Emergency Financing

AuthorNick Vance

Date: August 24th, 2018 8:00 AM

Financial surprises happen to the best of us. Sometimes it feels like no amount of planning can prepare us for a financial hit. If your car breaks down, your home needs emergency repairs, a beloved pet becomes ill or a family member requires a hospital stay, you may need emergency financing to get through it.

With so many financing options available, how do you determine which will best address your needs? Which financing option will help you deal with your emergency without creating a huge debt hole that you must spend years digging yourself out of?
Consider these options for emergency financing:
1.     Payday loans. Payday loans can vary significantly from state to state. Read the terms and conditions, especially the fine print. This type of financing relies on your paystubs to determine your eligibility amount. Some require paying off the loan the next time you're paid, while others offer you a repayment period of several weeks.
·       This type of loan has extremely high fees. If you must use this type of financing, pay it back immediately to save yourself a lot of money. This type of loan is not recommended.
2.     Unsecured bank loans. These are traditional bank or credit union loans. They don't require collateral but their perceived added risk translates to a higher interest rate. Only obtain an unsecured loan that you are sure you can repay within the term period.
3.     Secured bank loans. Secured bank loans require that you put up collateral, but the lower perceived risk for the lender translates into a longer loan term for smaller monthly payments and a lower interest rate. If you have collateral like equity in your home or a vehicle, this type of loan can be ideal.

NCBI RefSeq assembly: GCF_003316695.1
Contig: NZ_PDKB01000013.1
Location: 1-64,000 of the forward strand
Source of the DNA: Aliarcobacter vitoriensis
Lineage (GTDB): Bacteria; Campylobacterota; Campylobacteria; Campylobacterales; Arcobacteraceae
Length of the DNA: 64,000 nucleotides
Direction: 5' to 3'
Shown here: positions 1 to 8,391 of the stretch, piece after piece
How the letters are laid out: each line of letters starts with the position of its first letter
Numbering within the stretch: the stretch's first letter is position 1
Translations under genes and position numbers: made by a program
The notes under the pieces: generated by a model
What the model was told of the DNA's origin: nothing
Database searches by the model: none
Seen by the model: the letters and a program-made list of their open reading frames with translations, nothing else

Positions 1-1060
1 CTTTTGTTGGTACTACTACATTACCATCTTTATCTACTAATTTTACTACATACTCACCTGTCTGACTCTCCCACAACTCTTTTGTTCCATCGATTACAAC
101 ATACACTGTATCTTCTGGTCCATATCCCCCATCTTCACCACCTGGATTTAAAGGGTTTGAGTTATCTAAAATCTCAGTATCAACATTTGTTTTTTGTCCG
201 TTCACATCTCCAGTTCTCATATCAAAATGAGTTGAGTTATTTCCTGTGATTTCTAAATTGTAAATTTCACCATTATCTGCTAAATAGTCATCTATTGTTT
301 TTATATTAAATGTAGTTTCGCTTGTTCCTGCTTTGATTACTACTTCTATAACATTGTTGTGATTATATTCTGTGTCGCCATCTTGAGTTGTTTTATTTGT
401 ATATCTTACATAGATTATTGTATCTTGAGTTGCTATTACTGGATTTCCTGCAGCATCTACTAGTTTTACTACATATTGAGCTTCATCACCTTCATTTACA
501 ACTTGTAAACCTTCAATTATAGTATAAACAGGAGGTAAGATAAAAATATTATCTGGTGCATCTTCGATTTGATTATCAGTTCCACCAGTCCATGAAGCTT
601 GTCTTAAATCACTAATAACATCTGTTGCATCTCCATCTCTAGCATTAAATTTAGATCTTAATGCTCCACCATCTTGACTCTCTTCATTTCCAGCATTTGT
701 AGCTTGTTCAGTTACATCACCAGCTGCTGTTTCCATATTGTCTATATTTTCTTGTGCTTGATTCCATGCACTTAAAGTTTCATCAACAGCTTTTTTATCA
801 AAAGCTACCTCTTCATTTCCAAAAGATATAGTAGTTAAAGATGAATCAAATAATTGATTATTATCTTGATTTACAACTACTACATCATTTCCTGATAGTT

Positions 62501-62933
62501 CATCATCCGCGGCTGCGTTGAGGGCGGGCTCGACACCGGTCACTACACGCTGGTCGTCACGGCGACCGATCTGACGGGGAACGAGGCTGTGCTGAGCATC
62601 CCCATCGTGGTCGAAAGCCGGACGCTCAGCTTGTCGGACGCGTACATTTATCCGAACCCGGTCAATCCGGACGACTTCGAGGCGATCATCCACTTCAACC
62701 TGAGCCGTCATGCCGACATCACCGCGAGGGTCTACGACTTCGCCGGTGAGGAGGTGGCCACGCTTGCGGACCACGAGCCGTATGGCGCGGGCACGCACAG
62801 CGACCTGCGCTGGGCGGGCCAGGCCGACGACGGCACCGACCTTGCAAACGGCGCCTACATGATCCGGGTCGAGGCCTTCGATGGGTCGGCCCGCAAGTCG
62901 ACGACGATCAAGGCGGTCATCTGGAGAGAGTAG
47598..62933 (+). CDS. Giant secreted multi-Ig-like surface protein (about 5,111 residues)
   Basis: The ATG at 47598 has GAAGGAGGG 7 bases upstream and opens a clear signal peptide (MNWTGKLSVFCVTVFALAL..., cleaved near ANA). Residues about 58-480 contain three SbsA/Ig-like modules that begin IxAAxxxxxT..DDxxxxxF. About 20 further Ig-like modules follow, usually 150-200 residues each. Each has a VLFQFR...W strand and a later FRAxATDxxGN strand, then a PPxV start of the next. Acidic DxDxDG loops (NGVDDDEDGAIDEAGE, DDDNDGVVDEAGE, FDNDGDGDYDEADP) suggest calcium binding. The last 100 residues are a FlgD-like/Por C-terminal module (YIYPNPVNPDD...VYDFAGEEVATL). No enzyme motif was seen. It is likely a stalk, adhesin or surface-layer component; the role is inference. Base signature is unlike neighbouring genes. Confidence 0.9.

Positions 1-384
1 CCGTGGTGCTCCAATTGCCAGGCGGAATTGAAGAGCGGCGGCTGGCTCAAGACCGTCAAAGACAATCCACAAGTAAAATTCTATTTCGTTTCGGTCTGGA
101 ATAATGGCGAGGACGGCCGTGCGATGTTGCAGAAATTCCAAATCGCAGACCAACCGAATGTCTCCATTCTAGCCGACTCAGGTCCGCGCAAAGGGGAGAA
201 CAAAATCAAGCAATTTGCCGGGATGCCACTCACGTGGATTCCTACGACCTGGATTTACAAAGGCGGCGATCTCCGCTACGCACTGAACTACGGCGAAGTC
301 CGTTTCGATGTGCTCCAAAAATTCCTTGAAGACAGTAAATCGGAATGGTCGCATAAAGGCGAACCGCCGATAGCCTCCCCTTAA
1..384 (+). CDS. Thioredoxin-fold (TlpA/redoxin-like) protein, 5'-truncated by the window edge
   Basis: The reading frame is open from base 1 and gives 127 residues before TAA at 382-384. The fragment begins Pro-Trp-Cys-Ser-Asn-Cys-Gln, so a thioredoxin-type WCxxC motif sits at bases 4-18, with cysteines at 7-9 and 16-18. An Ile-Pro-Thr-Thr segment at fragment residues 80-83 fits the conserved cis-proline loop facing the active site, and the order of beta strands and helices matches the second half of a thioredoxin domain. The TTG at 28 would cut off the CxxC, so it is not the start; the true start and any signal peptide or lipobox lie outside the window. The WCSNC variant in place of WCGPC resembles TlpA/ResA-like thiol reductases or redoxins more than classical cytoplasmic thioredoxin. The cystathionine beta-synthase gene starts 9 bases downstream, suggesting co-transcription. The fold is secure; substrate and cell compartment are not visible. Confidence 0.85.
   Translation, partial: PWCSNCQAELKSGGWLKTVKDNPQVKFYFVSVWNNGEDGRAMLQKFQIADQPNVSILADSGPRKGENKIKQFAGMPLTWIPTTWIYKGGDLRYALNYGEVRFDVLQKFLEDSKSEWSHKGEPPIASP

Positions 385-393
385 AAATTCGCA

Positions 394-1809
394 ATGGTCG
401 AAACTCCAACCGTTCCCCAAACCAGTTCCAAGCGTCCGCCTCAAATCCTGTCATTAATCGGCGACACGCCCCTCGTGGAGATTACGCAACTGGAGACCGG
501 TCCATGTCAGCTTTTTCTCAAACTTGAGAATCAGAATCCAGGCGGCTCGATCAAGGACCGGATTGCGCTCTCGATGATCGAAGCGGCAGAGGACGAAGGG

·       Only take this type of loan out if you are certain you can pay it back. If you default on a secured loan, you lose ownership of your collateral.

4.     Credit cards. If you have a credit card, you may be able to obtain a cash advance. This allows you to turn credit into cash quickly. Cash advances can come in handy when you can afford them. They do come with high repayment interest rates, however, so use them with caution and careful consideration.

5.     Direct deposit advance. Offered by some banks, including Wells Fargo and US Bank, a direct deposit advance is like a payday loan. If you get direct deposit, your bank will extend you a temporary loan until money appears in your bank account again. Contact your bank to find out if this option is available to you.

6.     Home equity line of credit. If you have a home equity line of credit, you can tap into it to get emergency financing when you need it. Talk to your bank or credit union about their options for lines of credit. This type of credit is available to those with good credit scores.
·       Use this option with careful consideration, because the interest rate for a home equity line of credit can be hefty.
7.     Savings. This is where having an emergency fund or rainy day fund really comes in handy. If you have a savings account that you can tap into, you should absolutely do so. Replenishing a savings account after a financial emergency is easier than attempting to repay a loan with interest rates and other fees involved.
The Bottom Line

No one financing option is better than the others for everyone or every emergency. Look at each financing option and decide which one will best suit your family and financial situation. Financial emergencies can be scary and frustrating, but they don't need to destroy you financially. The right type of funding can have you back on your feet in no time.

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